Broadleaf weeds are alternate hosts and encourage the build?up of TPB populations. Good weed control throughout the season, in and around the strawberry field, can reduce overwintering TPB. Preferred weed hosts for TPB include dandelion, chickweed, wild mint, creeping charlie, and goldenrod. Weedy ditches, fence?lines with scrub vegetation, woodlot areas, and alfalfa fields are ideal feeding and overwintering sites for TPB. Early season mowing of alleys and field edges is important because the nymphs can not fly and remain in the ground cover and therefore are routinely killed by mowing operations. Mowing later in the season may actually force surviving adult tarnished plantbugs into the fruit canopy in search of food and egg-laying sites.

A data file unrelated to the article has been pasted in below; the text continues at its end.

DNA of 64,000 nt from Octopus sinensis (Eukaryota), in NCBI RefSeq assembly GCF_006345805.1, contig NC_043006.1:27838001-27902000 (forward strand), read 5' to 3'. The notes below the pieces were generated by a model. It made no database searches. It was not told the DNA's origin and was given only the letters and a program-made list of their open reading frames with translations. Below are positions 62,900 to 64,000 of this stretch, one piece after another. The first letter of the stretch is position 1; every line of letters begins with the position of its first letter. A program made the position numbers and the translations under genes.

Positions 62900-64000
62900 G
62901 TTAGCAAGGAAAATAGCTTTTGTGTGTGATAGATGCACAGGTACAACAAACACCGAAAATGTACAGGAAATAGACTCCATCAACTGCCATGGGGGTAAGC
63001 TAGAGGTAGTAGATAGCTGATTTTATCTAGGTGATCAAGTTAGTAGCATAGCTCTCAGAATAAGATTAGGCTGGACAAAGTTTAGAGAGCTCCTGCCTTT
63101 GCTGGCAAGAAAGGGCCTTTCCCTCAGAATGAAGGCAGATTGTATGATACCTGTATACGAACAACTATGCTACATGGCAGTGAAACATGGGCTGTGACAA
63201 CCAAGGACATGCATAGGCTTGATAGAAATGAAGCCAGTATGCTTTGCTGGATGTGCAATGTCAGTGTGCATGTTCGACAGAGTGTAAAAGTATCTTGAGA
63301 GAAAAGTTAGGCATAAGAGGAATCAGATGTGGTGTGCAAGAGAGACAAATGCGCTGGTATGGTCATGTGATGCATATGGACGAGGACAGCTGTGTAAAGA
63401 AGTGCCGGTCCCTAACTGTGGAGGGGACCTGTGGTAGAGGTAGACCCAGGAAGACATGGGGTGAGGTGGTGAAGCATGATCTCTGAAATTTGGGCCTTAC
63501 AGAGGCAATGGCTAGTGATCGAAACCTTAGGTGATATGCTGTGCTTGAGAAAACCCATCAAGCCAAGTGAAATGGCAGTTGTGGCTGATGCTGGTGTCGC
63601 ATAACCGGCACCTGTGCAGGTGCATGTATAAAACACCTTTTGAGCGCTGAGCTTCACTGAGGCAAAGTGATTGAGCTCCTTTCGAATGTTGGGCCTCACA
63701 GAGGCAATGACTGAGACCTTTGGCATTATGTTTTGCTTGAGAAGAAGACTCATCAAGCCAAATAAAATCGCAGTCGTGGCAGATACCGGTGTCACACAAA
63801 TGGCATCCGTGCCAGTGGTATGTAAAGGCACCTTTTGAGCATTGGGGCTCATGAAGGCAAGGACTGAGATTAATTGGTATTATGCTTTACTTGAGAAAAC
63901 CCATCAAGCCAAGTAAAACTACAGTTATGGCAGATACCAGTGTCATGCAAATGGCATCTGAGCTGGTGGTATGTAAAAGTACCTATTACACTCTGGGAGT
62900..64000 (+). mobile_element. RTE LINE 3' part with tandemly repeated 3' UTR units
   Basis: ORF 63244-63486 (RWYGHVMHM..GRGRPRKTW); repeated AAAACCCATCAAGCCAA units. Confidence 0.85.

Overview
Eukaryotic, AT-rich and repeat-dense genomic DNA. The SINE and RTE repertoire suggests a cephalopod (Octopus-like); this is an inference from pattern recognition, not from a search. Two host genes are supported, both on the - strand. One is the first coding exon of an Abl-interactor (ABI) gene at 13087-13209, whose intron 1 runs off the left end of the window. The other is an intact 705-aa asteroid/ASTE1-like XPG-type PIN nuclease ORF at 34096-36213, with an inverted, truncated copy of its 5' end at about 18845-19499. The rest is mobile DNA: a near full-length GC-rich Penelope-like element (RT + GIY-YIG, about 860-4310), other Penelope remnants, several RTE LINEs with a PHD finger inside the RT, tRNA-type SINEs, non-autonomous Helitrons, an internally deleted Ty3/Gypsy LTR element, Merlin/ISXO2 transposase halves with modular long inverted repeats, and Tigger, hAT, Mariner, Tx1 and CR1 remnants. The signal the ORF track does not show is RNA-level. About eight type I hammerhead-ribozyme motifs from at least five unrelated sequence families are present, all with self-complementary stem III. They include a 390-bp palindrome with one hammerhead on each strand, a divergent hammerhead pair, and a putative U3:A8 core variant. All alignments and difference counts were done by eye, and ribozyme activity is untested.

At the present time there is no economical biocontrol method available that will control TPB. However, there is some hope for the future. Promising areas include: a parasite known as Peristenus digoneutis, which is being researched but is not yet commercially available, and the fungal insect pathogen Beavaria bassiana, which is available for field use as Mycotrol, but is very expensive and not yet distributed in the northeast. In California, it has been reported that insecticidal soap will reduce certain plant bug populations. While promising, more research is needed to test its efficacy and ensure that it is non?phytotoxic to strawberries and then obtain appropriate registrations.